Written by Ales Kot
Art by Garry Brown
Published by Marvel Comics
Release Date: June 18, 2014

Ales Kot’s Iron Patriot has been off to a slow start. By the time I closed issue #3, I was worried the series may never find its footing, but Kot — along with artist Gary Brown — has manged to rope me in. Iron Patriot #4 is an exciting comic that surprises.

Ales Kot is a writer I’ve been following for a while now because of his unique voice and interesting concepts. His books at Image — Wild Children, Change, and Zero — have very unconventional narratives. They could be no one else’s but his own. These are books that you can lose yourself in. Kot never takes the safe path in his writing, instead challenging readers to come up with their own meaning and interpretations as those are just as, if not more so, valid than his own. So now Kot has made the jump over to Marvel, AKA “The Man,” and he has actually fared pretty nicely, retaining his voice and doing interesting things with established characters. Secret Avengers has been off to a great start, and now Iron Patriot is on the right track.

Iron Patriot tells the story of James Rhodes, formerly known as War Machine. But this is not just James story. Ales has brought James’s father Terrence and his niece Lila into the fold. The hook of this story is that James has decided to focus on humanitarian efforts and essentially neglect everything else. His father disagrees with his decision. His niece agrees. As you would expect, following his announcement, things go awry. Multiple terrorist attacks are unleashed across America, and it’s apparent Iron Patriot plays a role in all of this, as he is quickly defeated and captured by a mysterious villain. All the while Terrence and Lila are captured by some thugs, who are also part of the larger villainous plot. James finds himself forced into a plot to kill the Ex-Commander-In-Chief, and it’s streaming live across the globe!

The first three issues, while I still enjoyed individual moments and the overall tone, lacked a sense of urgency and just didn’t really do anything special or surprising. However, with issue #4 Kot fixes things, inserting some much-needed suspense, as we await the dreadful moment where James is forced to kill.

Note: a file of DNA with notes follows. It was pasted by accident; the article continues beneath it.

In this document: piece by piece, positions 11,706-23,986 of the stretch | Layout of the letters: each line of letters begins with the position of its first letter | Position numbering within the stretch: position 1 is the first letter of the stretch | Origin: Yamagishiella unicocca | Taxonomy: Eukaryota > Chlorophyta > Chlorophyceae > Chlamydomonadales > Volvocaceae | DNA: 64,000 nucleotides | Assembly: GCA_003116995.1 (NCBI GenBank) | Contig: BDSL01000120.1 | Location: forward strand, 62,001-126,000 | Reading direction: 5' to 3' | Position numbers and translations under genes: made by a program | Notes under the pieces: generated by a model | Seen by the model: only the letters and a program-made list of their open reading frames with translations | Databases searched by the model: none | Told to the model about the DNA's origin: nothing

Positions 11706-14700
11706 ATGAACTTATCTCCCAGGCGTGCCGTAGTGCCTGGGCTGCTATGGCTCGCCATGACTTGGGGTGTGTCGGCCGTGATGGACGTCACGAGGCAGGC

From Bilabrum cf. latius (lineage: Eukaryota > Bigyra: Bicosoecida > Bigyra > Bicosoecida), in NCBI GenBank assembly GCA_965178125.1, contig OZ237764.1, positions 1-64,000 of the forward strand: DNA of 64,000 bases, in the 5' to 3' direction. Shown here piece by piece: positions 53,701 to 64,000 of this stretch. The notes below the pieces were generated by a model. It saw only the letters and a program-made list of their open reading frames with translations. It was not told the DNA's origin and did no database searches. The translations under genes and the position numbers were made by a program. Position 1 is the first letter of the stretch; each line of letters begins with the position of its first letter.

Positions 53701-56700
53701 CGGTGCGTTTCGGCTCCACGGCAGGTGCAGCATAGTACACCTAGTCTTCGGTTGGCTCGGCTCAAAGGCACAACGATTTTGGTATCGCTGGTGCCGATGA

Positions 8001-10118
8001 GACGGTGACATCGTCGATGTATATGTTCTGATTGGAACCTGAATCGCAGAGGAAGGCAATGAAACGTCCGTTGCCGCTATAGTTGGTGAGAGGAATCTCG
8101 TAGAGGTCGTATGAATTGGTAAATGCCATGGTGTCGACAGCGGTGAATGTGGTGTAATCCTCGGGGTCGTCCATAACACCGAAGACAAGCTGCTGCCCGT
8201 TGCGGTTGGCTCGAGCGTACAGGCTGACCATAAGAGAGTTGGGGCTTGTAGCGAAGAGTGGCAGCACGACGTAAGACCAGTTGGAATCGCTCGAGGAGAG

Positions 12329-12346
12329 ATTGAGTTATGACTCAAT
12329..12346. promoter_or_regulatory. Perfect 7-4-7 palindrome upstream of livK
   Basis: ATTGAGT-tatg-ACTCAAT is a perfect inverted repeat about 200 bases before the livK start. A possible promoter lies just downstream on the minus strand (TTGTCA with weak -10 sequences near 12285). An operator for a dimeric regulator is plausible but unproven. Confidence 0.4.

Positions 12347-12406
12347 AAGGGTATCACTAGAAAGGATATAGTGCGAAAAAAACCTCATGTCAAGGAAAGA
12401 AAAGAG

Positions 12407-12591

I admire how laser-focused this series has been. From the start, we have been focused on this one situation with very few characters, and it’s refreshing to see a story like this told in the Marvel Universe. Typically we would see Captain America and the Avengers step in at this point. Instead, it’s all on James Rhodes. Ales Kot is also handling the family dynamic of this book really well. He has used Terrence and Lila as integral components of the story. They have motivations of their own and Kot has given them amble moments to shine. These are good people who look out for each other because family always protects family.

The art by Garry Brown on this book, and particularly this issue, is stellar. His style is very quick and gestural and it really works well when capturing action. This is a guy who I have enjoyed on many issue of Brian Wood’s The Massive at Dark Horse. It’s cool to see him over at Marvel, as he is very much a rising talent. Ales Kot has always done a good job at finding new talented artists to work with and this is no different. This is a perfect marriage of words and art, with Brown and Kot certainly aware of how to pace a sequence. I also love how Brown draws the Iron Patriot armor. In certain panels, he makes it very heavy and menacing, while in others light and agile. Brown displays a very fun, aesthetically pleasing style that is perfect for this book.

I don’t know how long Ales Kot plans to be on this book or what his aspirations for it are, but I’m along of the ride. Iron Patriot #4 is the best issue yet and I want to see where this goes.

The Verdict: 9.0/10



Related posts